Nieuw-Vlaamse Alliantie (N-VA) President and Antwerp Mayor Bart de Wever referred, at an internal meeting in 2016 taped by an embedded journalist, an arrangement with then-Secretary of State for Asylum and Migration Theo Francken (N-VA) to round up migrants for deportation. The raids were organised in Antwerp to facilitate the expulsion of migrants by special deportation flights, unofficially known as “Air Francken”. The migrants to be targeted by the “razzias” were of the nationalities that corresponded to Theo Francken’s expectations, according to a recording aired on Tuesday by RTBF, based on an article in Vif/L’Express.
During the meeting in Hoboken, Antwerp, attended and taped by an independent journalist who had infiltrated the N-VA, De Wever complained of the shortage of detention places for undocumented criminals in the Antwerp area. “Don’t shout it from the rooftops, but it’s reached a point where, when we plan interventions, we have to reserve places,” the Antwerp mayor had said.
“That’s the advantage of having a Secretary of State as a friend,” De Wever could be heard saying on the audio recording. “When, for example, we’re going to do a razzia in the Quartier Rouge, we ask him ‘How many places do you have for us? How many of them can you expel? To which countries are the next planes going?” he said, drawing laughter from his audience.
“You may laugh, but it’s really like that,” he explained. “So, you keep going until the car is full and preferably with the nationalities planned for ‘Air Francken’. If you can fill the plane, it would be madness not to do so.” This quote was originally spoken in Dutch from the Antwerp region, and the word translated as ‘car’ could also be translated as ‘prison’, as it has been by other sources.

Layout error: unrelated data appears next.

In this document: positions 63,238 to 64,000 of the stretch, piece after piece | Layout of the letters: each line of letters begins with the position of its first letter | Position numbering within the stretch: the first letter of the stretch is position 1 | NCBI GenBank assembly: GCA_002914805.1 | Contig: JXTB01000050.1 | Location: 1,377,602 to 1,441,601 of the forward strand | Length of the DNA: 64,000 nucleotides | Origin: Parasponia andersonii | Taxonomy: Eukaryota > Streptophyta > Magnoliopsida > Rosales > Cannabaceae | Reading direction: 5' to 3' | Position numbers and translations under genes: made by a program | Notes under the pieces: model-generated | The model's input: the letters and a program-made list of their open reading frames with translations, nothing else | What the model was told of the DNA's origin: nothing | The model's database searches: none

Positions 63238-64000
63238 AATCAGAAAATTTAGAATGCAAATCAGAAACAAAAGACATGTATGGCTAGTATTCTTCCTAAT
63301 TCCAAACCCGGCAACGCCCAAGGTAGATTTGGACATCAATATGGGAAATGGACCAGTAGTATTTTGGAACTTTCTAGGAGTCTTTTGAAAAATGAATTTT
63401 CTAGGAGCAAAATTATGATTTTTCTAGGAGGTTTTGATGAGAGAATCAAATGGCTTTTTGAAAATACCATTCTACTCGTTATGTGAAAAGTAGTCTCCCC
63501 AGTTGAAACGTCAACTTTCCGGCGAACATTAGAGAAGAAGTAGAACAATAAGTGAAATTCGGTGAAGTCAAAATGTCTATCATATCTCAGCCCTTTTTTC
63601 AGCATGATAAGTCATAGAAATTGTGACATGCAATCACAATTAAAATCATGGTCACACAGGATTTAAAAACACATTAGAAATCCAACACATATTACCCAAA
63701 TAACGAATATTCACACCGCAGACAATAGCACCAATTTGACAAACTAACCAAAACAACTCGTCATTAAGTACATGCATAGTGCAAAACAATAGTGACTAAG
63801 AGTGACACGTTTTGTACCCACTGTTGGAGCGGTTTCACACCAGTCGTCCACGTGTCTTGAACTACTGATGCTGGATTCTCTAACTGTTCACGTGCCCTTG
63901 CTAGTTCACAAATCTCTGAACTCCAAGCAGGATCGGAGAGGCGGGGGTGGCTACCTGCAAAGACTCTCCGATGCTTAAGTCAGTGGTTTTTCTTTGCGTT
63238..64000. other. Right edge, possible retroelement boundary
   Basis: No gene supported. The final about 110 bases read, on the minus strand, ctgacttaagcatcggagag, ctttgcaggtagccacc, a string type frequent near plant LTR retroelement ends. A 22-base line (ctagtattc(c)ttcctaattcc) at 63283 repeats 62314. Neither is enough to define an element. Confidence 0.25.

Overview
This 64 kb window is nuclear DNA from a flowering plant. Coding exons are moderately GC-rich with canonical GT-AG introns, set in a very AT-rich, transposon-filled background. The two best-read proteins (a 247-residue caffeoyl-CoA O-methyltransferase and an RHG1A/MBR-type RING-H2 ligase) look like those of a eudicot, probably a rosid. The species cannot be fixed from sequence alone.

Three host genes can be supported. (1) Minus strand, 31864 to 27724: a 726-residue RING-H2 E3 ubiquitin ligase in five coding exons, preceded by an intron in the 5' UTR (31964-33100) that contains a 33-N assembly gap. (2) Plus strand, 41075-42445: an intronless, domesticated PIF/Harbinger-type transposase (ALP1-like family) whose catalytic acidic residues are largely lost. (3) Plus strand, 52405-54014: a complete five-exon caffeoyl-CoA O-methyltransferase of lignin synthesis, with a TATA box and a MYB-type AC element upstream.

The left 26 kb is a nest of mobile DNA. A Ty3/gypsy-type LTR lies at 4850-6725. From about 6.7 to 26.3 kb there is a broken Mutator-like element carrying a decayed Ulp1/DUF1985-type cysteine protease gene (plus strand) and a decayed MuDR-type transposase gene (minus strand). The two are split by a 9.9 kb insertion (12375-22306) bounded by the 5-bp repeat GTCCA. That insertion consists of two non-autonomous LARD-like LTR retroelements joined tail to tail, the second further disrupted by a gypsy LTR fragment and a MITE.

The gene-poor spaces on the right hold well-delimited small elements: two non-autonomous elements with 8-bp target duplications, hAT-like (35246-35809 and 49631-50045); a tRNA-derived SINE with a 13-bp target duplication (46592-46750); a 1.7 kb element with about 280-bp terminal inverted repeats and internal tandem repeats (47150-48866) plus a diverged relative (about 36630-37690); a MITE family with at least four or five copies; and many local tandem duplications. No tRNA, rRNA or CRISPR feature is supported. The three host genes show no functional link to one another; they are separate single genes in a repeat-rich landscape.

The N-VA president thus asserted that police action in Antwerp was organised on a discriminatory basis, targeting primarily certain nationalities with a view to their rapid expulsion.
In 2017, human rights associations had already reported that there were raids against migrants, coupled with arrest quotas, at the Parc Maximilien in Brussels, but then Interior Minister Jan Jambon (N-VA) had denied this.
De Wever does not see anything wrong with what he said. “The deportation of illegal dealers, pimps, human traffickers and other criminals to their country of origin is indeed a priority for us. In Antwerp, the police services and the Immigration Office have worked closely together on this,” he explained in De Morgen. “I am particularly proud of the work that I have been able to do together with Theo Francken,” he added.
“We remain fully committed to this way of working,” N-VA party spokesman Joachim Pohlmann said. “It is a question of efficient policy: the police operations are aligned with those of the Immigration Department.”